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Researchers Determine Factors Associated with Elevated Viral Load Setpoint in Sub-Saharan Africa
Gender, genetic background, and multiple HIV infections all factor into the level of virus found in the blood at viral load setpoint (VLS) of HIV-infected individuals in Sub-Saharan Africa according to a recent study published in the Journal of Acquired Immune Deficiency Syndrome (JAIDS). The study was led by Dr. Michael Hoelscher with the Mbyea Medical Research Programme, a partner of the Walter Reed Program-Tanzania and MHRP.
While these findings confirm previous studies from other parts of the world, this information fills a gap in knowledge about African populations.
Researchers examined three populations who were already enrolled in cohort studies in southwestern Tanzania: High-risk women between the ages of 18 and 35 who worked in bars and men and women from the general population in and around Mbeya, Tanzania. From these cohorts, researchers analyzed 46 bar workers, 41 women, and 21 men who became infected with HIV to determine their VLS and additional factors, such as behavior, that might affect their VLS.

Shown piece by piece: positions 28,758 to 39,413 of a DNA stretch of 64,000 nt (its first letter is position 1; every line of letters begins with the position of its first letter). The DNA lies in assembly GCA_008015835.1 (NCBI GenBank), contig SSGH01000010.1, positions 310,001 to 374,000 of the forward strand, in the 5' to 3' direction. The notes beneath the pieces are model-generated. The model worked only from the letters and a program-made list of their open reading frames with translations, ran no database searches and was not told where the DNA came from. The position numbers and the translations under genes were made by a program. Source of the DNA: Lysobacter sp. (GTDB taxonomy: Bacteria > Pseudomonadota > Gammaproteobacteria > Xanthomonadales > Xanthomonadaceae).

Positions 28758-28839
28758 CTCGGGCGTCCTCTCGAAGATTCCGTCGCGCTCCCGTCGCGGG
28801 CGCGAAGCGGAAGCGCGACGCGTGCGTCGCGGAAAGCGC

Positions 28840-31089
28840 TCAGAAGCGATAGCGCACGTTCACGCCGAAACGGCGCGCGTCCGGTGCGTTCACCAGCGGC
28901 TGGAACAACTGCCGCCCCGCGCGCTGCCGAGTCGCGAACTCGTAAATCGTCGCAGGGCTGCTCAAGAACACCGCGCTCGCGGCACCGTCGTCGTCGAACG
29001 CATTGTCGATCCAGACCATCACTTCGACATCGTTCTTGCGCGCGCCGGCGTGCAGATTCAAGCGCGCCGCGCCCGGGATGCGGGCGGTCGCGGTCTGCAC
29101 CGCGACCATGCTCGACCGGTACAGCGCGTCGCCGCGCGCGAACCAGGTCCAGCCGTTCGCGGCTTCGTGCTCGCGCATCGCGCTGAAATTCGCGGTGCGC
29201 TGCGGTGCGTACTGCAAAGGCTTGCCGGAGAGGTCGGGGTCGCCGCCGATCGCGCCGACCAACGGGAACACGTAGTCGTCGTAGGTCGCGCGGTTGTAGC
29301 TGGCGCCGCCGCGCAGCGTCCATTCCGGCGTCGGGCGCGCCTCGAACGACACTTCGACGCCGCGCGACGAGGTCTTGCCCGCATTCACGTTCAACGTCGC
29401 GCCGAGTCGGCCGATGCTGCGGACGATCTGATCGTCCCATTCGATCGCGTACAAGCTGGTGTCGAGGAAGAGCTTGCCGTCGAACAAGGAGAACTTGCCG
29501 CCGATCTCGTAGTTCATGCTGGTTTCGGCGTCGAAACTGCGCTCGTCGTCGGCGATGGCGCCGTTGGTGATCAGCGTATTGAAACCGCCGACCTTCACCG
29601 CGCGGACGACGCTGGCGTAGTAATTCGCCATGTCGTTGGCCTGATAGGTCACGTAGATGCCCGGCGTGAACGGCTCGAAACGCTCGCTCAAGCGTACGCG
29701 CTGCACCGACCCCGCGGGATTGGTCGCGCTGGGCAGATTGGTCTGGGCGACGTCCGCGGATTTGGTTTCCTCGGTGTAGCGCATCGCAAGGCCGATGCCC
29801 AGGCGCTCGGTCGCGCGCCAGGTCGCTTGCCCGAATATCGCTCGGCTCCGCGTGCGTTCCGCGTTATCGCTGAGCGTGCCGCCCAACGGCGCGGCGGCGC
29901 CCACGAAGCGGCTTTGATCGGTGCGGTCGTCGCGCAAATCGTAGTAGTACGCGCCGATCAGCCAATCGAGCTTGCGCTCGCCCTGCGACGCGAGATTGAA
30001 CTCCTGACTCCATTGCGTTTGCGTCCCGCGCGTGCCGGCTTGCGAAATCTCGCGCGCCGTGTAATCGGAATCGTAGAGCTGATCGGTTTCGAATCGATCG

Findings showed that males in the study had a 76% higher risk than females of having a high VLS. Participants who had a type of gene, a version of HLA class I alleles that were found harmful in previous studies, were 70% more likely to have a higher VLS. Finally, those who were infected with multiple types of HIV were 65% more likely to have an elevated VLS. Other factors such as age, education level, use of contraceptives or previous HIV testing did not affect the VLS according to the study.
Additionally, researchers were struck by the number of female bar workers who contracted multiple HIV infections—just over 36%. This finding may warrant further research to determine if multiple infections are transmitted by one person with multiple infections or if the multiple infection is caused by a second HIV infection. This could indicate whether or not a person is more susceptible to HIV infection shortly after he or she was first infected.
Since the amount of virus found in the blood can predict the rate of advancement to AIDS and death, the VLS can be used to identify people at a higher risk for getting sick quickly, which can lead to improved monitoring and the earlier start of antiretroviral therapy.